Earth is a curious planet. It is intriguing that we know so much about it, we know very little of its past. One of the most critical events in the history of the planet (and in humans’ history) is the impact of the asteroid that wiped out dinosaurs. We’ve seen many speculations regarding that subject over the past few years, but few of them were backed up by reliable data. As technology advances rapidly with each day, we may be getting closer and closer to finding out what happened so many years ago. A recent study sheds new light on that subject. This is the hypothesis that stays at the base of that study:
The kind of space body that ended dinosaurs may be more common than scientists believed in the past.
One of Harvard’s most controversial astronomers formed a new theory regarding the space rock that wiped out the dinosaurs. According to him, there is reason to think that it originated from farther afield than previously believed.
Avi Loeb made the headlines for quite a few years now by arguing that the first-ever interstellar object (known as Oumuamua) maybe a wayward piece of alien tech from far beyond the reach of our solar system. However, his new paper has nothing to do with that subject.
Loeb and Harvard University astrophysics undergraduate student Amir Siraj revealed in a new study posted Monday in Scientific Reports that the Chicxulub Impactor, which killed dinosaurs, originated from the edge of the solar system we belong to.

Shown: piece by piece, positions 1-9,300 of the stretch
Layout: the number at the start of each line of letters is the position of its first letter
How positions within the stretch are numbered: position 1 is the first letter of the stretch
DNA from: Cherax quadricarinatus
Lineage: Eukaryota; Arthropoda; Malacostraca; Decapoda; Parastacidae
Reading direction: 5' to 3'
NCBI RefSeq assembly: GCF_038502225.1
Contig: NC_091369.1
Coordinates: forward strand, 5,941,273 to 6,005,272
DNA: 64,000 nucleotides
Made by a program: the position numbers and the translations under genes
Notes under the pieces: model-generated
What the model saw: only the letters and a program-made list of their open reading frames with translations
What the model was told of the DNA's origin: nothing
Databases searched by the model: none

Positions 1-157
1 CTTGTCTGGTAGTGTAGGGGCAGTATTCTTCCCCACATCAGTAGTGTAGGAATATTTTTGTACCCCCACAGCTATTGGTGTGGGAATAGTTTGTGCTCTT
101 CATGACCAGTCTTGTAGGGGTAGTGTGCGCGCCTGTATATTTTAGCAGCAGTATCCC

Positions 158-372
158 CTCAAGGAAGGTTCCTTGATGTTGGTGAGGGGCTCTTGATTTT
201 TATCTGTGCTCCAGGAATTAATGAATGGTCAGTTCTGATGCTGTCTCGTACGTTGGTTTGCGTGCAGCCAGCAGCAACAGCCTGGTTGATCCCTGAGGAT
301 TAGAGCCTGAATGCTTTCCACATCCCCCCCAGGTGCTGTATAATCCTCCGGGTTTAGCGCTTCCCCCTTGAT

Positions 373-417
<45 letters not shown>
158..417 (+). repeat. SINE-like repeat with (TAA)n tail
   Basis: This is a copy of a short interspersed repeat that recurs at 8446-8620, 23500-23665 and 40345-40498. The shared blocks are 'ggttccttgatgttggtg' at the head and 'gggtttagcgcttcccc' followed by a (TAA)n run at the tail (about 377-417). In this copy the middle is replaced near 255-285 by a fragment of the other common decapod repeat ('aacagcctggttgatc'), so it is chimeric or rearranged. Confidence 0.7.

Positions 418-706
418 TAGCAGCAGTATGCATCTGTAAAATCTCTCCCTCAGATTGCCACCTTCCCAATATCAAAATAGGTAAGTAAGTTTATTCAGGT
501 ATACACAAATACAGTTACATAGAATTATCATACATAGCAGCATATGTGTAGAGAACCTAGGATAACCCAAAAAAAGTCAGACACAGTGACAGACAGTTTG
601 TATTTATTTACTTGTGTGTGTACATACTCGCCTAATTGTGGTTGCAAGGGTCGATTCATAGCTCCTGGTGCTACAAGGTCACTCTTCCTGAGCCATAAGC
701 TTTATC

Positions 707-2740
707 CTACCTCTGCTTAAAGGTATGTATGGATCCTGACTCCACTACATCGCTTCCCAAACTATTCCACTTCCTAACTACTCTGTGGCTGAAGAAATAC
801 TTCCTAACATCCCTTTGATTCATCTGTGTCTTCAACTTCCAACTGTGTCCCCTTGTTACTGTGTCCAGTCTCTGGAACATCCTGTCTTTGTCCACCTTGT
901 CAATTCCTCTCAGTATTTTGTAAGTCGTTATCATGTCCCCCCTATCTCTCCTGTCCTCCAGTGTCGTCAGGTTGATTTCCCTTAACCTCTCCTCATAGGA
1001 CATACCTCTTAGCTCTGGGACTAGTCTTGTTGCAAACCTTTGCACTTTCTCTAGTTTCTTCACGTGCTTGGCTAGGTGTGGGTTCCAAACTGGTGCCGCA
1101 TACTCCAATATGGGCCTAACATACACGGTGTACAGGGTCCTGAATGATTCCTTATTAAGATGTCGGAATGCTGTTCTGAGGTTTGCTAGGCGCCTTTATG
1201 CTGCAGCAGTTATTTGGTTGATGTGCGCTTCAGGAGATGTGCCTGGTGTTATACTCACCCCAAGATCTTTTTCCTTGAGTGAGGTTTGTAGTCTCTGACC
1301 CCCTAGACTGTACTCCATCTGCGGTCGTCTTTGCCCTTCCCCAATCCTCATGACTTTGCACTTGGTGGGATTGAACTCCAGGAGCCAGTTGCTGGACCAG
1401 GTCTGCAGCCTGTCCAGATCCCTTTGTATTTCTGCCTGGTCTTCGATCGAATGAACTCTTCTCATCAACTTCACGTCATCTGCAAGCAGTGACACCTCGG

A popular hypothesis regarding the dinosaurs’ death likely started from the asteroid belt between Mars and Jupiter. Still, Siraj and Loeb used statistical analysis and gravitational simulations to determine that more Earth impactors actually originated from the far-off Oort cloud, the source of most long-period comets.
The pair’s analysis hint that some such comets can get knocked off track on their way toward the inner area of the solar system, with potentially catastrophic outcomes.
“The solar system acts as a kind of pinball machine […] Jupiter, the most massive planet, kicks incoming long-period comets into orbits that bring them very close to the sun,” said Siraj.
The sun’s gravity is capable of tearing apart the so-called sungrazer comets.
“And crucially, on the journey back to the Oort cloud, there’s an enhanced probability that one of these fragments hit the Earth,” Siraj added.
The study says that the chances of such an impact are considerably higher than previously thought and that the new rate of impact is on par with the age of the Chicxulub impact that took place in the Gulf of Mexico. A fragment of the Oort cloud’s comet is also similar to the impactor’s peculiar make up more than a nearby asteroid.
Even more important than figuring out the mystery of what ended the dinosaur reign, Loeb says it is a more advanced understanding of natural traffic from deep space, which may also be necessary if a potential impactor would affect our planet in the future.
“It must have been an amazing sight […], but we don’t want to see that again,” he added.
We’ve seen numerous computer simulations of the collision that killed the dinosaurs, but we can only wonder how it truly happened. Sure, simulations can be very accurate, but they are never 100% realistic.